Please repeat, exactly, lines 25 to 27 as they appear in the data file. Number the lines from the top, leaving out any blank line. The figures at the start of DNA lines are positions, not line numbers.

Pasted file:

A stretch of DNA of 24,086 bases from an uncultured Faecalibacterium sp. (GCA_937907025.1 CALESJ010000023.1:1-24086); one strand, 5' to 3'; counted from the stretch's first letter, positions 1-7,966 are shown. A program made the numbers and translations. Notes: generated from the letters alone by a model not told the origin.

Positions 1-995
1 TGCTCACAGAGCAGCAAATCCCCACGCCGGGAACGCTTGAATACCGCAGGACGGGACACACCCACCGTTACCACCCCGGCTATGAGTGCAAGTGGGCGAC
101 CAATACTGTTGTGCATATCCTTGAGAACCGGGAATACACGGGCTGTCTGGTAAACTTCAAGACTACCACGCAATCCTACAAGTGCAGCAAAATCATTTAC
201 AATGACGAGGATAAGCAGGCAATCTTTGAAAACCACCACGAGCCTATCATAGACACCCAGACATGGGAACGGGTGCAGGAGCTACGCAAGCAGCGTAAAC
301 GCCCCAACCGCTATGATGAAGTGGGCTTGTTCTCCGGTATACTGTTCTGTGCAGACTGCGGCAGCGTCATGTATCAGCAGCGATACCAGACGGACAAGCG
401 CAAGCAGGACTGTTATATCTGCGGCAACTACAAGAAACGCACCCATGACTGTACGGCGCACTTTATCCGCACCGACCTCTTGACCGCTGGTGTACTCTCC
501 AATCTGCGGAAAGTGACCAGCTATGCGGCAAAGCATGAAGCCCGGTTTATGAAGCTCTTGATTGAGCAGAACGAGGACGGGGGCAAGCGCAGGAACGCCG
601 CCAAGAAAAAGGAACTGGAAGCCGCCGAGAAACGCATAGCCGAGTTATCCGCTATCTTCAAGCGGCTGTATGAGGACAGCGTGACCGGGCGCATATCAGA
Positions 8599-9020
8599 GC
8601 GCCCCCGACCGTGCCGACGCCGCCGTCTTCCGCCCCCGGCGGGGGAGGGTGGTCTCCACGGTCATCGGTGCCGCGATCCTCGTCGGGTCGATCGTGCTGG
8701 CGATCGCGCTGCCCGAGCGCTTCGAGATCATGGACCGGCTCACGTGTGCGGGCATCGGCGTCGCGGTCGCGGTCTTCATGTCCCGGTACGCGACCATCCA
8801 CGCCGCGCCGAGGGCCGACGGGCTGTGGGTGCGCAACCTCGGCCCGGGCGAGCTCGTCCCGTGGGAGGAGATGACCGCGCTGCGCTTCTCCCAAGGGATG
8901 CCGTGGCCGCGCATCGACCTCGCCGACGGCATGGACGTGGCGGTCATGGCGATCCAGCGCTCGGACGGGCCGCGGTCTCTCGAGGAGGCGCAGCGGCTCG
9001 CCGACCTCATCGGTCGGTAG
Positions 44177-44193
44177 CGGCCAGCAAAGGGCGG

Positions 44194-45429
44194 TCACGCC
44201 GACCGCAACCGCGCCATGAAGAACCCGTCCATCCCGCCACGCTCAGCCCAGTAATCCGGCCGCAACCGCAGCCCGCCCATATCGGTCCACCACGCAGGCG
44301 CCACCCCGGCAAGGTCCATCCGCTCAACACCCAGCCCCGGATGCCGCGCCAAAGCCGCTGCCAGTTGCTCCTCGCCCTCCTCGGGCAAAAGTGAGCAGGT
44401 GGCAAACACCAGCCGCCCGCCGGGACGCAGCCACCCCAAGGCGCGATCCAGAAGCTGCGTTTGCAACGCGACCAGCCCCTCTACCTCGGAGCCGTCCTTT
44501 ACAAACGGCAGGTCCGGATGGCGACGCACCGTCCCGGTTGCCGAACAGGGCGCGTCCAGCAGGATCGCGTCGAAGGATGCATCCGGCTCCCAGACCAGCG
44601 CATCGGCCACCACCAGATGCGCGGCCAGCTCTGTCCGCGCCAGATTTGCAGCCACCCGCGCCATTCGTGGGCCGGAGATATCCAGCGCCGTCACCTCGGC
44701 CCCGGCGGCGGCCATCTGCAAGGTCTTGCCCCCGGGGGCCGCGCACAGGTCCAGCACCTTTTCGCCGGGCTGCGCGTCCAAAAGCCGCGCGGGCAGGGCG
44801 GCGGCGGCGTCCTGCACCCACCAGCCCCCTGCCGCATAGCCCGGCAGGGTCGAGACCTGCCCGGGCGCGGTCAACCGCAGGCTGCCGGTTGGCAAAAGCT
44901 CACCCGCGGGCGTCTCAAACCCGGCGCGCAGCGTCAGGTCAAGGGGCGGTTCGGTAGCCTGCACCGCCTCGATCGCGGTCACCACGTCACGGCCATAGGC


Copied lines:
44601 CATCGGCCACCACCAGATGCGCGGCCAGCTCTGTCCGCGCCAGATTTGCAGCCACCCGCGCCATTCGTGGGCCGGAGATATCCAGCGCCGTCACCTCGGC
44701 CCCGGCGGCGGCCATCTGCAAGGTCTTGCCCCCGGGGGCCGCGCACAGGTCCAGCACCTTTTCGCCGGGCTGCGCGTCCAAAAGCCGCGCGGGCAGGGCG
44801 GCGGCGGCGTCCTGCACCCACCAGCCCCCTGCCGCATAGCCCGGCAGGGTCGAGACCTGCCCGGGCGCGGTCAACCGCAGGCTGCCGGTTGGCAAAAGCT